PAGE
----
Dwell Magazine merges modern architecture with climate-friendly living in "Making Modern Green," this year's installment of the Dwell Home Invitational (link to last year's winner). All five submissions detailed in the Jan/Feb 2005 issue seek to "create a sustainable single-family home in Los Angeles" and "establish a progressive model for future housing."
Escher GuneWardena's winning design features diversely designed shading devices, from plant trellises to to movable aluminum-and-polyester screens, solar chimneys and "cool cavities" in the crawl space to manage summer heat and maximize winter sun. The house's green roof will include photovoltaics and solar water heating panels, and native plants that need little water.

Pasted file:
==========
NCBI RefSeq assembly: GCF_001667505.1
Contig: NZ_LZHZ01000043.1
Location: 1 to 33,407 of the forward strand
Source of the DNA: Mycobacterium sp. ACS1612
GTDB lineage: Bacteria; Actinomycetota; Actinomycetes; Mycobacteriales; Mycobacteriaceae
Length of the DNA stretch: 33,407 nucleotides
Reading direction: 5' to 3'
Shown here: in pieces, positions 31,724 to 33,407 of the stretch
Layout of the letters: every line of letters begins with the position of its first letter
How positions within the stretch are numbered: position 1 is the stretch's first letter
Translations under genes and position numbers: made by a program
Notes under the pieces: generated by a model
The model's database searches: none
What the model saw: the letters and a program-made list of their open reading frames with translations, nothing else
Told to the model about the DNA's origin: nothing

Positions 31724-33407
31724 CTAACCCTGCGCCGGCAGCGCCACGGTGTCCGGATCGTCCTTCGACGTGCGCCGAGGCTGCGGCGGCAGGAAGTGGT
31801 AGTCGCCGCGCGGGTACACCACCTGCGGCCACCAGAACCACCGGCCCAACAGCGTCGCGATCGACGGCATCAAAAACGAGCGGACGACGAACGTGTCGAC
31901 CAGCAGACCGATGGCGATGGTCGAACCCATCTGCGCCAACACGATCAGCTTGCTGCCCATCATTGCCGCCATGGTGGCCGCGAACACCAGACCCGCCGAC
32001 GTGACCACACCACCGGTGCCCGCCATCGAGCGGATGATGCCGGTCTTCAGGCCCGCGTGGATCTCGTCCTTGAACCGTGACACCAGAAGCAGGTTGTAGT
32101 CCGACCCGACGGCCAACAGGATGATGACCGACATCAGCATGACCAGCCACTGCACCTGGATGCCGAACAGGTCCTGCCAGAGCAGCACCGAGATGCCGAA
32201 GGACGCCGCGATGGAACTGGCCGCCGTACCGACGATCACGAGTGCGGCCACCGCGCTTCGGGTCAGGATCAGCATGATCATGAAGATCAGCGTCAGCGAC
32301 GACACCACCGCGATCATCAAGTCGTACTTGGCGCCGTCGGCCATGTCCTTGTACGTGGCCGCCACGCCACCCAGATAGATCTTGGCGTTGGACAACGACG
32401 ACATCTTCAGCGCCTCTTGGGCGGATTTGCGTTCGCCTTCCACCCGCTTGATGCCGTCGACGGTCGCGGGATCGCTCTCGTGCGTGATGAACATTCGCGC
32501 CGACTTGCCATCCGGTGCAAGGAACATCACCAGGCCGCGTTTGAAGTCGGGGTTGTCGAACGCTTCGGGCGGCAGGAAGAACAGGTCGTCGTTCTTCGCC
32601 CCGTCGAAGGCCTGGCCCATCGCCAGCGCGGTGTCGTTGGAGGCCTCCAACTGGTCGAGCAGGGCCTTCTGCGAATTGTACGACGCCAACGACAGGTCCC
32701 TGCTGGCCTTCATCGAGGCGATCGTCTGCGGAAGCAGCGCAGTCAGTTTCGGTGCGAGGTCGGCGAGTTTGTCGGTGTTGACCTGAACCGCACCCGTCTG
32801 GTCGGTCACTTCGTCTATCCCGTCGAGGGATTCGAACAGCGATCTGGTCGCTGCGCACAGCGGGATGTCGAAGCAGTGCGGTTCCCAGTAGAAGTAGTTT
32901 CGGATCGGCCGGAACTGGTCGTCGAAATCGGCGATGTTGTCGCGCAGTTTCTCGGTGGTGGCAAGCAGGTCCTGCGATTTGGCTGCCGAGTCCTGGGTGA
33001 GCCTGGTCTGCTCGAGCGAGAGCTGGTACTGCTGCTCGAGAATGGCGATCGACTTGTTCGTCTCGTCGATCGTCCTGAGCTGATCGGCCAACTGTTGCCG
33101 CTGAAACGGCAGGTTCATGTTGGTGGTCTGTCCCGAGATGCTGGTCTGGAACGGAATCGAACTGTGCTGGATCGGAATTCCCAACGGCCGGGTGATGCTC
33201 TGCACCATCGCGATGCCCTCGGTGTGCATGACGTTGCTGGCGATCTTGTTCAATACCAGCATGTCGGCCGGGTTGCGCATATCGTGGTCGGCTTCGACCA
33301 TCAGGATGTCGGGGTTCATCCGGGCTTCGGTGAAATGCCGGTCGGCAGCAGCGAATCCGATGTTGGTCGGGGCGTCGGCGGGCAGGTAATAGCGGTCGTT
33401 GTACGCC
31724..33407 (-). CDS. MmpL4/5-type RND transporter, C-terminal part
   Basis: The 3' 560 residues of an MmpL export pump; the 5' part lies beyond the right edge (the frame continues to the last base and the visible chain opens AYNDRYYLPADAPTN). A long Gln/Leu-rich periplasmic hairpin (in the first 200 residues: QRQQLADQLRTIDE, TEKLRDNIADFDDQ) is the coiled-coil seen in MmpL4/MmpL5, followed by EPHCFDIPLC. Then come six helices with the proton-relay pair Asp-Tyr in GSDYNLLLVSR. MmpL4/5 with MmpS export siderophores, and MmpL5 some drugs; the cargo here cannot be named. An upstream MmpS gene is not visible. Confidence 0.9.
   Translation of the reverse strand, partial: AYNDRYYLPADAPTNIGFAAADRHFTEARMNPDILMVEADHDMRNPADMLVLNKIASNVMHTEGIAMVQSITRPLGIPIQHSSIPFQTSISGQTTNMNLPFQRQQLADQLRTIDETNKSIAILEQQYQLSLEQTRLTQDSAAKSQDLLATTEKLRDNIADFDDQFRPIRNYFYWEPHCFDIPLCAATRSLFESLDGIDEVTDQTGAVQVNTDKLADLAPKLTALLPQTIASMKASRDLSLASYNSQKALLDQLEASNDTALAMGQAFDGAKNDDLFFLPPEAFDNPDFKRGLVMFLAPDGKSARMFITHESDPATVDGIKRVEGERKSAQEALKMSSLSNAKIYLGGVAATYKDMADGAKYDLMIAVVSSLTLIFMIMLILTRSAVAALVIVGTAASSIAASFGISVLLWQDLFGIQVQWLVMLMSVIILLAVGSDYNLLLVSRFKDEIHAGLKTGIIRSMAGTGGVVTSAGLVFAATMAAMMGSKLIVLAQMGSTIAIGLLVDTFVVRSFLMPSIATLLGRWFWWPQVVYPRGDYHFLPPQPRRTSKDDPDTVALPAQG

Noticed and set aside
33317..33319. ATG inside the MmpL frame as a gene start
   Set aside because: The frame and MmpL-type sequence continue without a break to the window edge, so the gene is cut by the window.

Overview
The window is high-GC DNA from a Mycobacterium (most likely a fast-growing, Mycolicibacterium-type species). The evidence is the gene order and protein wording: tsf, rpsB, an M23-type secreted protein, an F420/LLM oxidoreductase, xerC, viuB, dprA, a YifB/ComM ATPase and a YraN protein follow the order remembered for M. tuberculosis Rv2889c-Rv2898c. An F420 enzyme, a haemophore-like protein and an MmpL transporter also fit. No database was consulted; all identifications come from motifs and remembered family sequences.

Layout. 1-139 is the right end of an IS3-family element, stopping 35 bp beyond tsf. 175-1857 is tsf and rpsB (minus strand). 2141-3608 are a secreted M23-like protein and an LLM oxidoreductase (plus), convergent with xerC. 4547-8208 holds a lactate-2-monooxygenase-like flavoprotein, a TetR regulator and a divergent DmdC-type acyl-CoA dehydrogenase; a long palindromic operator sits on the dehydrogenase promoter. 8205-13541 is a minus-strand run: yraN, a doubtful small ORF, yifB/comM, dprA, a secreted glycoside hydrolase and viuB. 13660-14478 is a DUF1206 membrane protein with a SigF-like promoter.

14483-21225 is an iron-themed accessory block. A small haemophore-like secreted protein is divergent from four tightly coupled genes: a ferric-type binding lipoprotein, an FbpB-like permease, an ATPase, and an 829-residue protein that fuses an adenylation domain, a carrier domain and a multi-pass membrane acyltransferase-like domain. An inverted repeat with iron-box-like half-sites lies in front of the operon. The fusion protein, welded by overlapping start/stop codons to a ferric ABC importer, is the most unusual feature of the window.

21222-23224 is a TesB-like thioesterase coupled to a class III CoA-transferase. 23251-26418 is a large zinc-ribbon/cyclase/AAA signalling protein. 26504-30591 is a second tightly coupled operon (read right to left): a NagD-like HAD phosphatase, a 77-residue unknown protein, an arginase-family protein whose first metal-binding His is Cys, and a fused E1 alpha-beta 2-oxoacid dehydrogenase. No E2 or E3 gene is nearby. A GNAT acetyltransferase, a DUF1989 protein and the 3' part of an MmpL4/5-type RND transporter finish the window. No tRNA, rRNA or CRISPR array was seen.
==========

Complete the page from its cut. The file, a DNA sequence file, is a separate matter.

It's great to see Dwell integrating future-forward sustainable design into its influential advocacy for excellent and affordable modern architecture.
Sustainability in multiple-unit dwellings is also gaining momentum. There's the Brooklyn warehouse renovated with green materials and energy conservation measures. Denver's Boutique Apartments is integrating sustainability into the company's corporate goals, striving for Leadership in Energy and Environmental Design (LEED) Certification for all its properties. Green roofs are gaining attention from New York City to Atlanta to Seattle and Vancouver. And our own Dawn Danby recently posted on green latticeworks linking city streets, walls and roofs.
Is it just me or is that one buttugly house?
Read YOUR ENVIRONMENT, MSNBC